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CBP sounds alarm on criminal gangs recruiting teens on social media to smuggle migrants

immigration is seeing a growing trend of transnational criminal organizations (TCOs) using social media to recruit American teenagers to help them smuggle illegal immigrants into the United States.

In a release, CBP said agents in the Rio Grande Valley Sector have encountered over 137,000 migrants between October and the end of December – a 163% increase over the same time in 2020. Additionally, it has seen a 43% increase in narcotics seizures.

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With that enormous traffic, human smugglers have increasingly turned to social media to target young drivers to smuggle migrants.

“TCOs are luring minors to smuggle migrants across border towns in the Rio Grande Valley and into the U.S. interior with the promise of fast cash,” CBP said. “TCOs convince juvenile drivers that they will not face the same consequences as adults if apprehended or that law enforcement will disengage a pursuit if dangerous conditions are present.”

“The result is an increase in erratic driving by inexperienced drivers, often observed exceeding posted speed limits, and driving against oncoming traffic.”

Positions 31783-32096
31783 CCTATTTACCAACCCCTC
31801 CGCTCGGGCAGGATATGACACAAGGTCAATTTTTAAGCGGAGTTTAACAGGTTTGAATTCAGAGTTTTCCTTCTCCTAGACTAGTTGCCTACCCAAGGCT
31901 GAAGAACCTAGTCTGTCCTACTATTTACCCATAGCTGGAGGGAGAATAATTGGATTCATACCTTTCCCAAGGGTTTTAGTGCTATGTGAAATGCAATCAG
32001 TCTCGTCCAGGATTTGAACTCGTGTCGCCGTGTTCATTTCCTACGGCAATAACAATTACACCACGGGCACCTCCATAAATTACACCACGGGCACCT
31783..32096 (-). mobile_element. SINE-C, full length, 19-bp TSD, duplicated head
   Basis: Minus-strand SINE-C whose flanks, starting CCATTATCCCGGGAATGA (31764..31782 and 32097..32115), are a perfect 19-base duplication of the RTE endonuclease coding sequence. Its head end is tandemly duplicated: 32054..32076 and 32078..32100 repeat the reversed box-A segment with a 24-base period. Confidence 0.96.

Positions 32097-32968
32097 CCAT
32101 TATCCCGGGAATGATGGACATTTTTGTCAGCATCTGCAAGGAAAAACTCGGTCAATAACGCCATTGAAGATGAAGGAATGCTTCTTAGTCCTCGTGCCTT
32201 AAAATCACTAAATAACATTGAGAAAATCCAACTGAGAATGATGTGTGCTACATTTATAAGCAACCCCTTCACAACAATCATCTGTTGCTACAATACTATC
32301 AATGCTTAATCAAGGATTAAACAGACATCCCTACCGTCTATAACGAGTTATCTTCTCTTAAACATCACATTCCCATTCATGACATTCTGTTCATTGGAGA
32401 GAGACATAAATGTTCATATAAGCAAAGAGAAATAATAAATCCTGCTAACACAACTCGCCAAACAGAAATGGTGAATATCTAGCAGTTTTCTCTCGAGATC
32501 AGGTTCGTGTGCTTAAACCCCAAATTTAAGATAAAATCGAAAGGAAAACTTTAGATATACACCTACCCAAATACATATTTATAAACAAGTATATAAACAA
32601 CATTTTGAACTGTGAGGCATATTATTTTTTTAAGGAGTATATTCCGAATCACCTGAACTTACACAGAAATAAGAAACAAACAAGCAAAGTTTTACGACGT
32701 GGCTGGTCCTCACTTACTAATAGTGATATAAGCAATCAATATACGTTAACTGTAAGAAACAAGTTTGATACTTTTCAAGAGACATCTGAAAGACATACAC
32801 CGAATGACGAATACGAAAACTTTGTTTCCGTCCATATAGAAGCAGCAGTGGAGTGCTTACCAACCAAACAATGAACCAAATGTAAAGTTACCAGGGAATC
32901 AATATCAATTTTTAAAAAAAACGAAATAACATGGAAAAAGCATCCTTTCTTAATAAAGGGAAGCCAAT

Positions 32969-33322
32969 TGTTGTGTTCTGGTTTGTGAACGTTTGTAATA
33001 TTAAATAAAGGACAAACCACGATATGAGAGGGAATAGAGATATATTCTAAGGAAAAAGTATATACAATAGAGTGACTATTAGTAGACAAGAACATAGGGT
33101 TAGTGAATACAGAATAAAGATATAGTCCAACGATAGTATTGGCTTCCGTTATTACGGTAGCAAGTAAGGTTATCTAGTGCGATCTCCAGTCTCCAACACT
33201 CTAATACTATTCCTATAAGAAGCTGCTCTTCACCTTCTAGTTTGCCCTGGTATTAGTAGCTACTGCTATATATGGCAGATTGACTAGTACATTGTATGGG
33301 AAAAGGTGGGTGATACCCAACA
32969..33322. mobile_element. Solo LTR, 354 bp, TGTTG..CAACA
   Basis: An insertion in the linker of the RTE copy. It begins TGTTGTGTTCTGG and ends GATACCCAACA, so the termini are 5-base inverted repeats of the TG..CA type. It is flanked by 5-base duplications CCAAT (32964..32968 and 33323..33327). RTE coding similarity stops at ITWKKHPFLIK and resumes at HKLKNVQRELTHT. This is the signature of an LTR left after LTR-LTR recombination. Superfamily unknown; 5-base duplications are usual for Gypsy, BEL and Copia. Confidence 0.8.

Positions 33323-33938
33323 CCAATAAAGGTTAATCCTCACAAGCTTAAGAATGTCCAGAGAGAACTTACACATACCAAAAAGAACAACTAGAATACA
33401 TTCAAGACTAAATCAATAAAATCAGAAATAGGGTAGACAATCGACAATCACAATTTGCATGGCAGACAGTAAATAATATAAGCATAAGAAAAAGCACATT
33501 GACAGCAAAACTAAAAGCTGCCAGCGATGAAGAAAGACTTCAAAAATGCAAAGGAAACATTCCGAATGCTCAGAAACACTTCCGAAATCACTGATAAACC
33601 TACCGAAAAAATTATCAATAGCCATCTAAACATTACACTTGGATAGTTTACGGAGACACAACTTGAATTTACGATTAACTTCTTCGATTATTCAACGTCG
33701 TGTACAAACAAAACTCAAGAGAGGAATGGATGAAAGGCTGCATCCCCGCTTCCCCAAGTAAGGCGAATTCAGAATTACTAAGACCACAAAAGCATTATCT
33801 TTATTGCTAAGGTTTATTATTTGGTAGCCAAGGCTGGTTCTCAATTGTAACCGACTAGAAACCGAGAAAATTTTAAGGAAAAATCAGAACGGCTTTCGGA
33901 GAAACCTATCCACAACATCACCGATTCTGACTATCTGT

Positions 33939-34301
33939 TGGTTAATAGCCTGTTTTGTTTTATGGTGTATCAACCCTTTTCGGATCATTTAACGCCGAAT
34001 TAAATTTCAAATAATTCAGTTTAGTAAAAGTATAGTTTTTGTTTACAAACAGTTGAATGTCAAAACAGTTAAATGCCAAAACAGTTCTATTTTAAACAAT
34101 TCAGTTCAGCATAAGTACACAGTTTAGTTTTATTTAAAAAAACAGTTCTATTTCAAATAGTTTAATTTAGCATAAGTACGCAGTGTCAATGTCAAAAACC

The agency said authorities have arrested drivers from San Antonio, Houston and elsewhere – including drivers as young as 13.

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Meanwhile, agents have engaged in over 99 pursuits of vehicles so far this fiscal year, on the back of 257 chases in FY 2021 – most involving cars loaded with migrants.

BORDER CARTELS USE TIKTOK, SOCIAL MEDIA TO RECRUIT AMERICAN TEENS TO SMUGGLE MIGRANTS FOR CASH

Fox News reported last year, as the crisis at the southern border was heating up, that cartels were targeting teenagers on social media apps and offering more than $3,000 a ride for teens and young adults to drive migrants into the U.S.

“Need 2 or 3 drivers to go through a checkpoint,” one ad said.

“Got another 6 left, already crossed. Lemme know ASAP for that easy cash,” another said.

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If they take it, their job is often to get migrants through checkpoints and then to a drop-off location like a store parking lot, where the migrants are picked up by someone trusted by the cartel and transferred to stash houses scattered along the border.

Fox News’ Aishah Hasnie contributed to this report.

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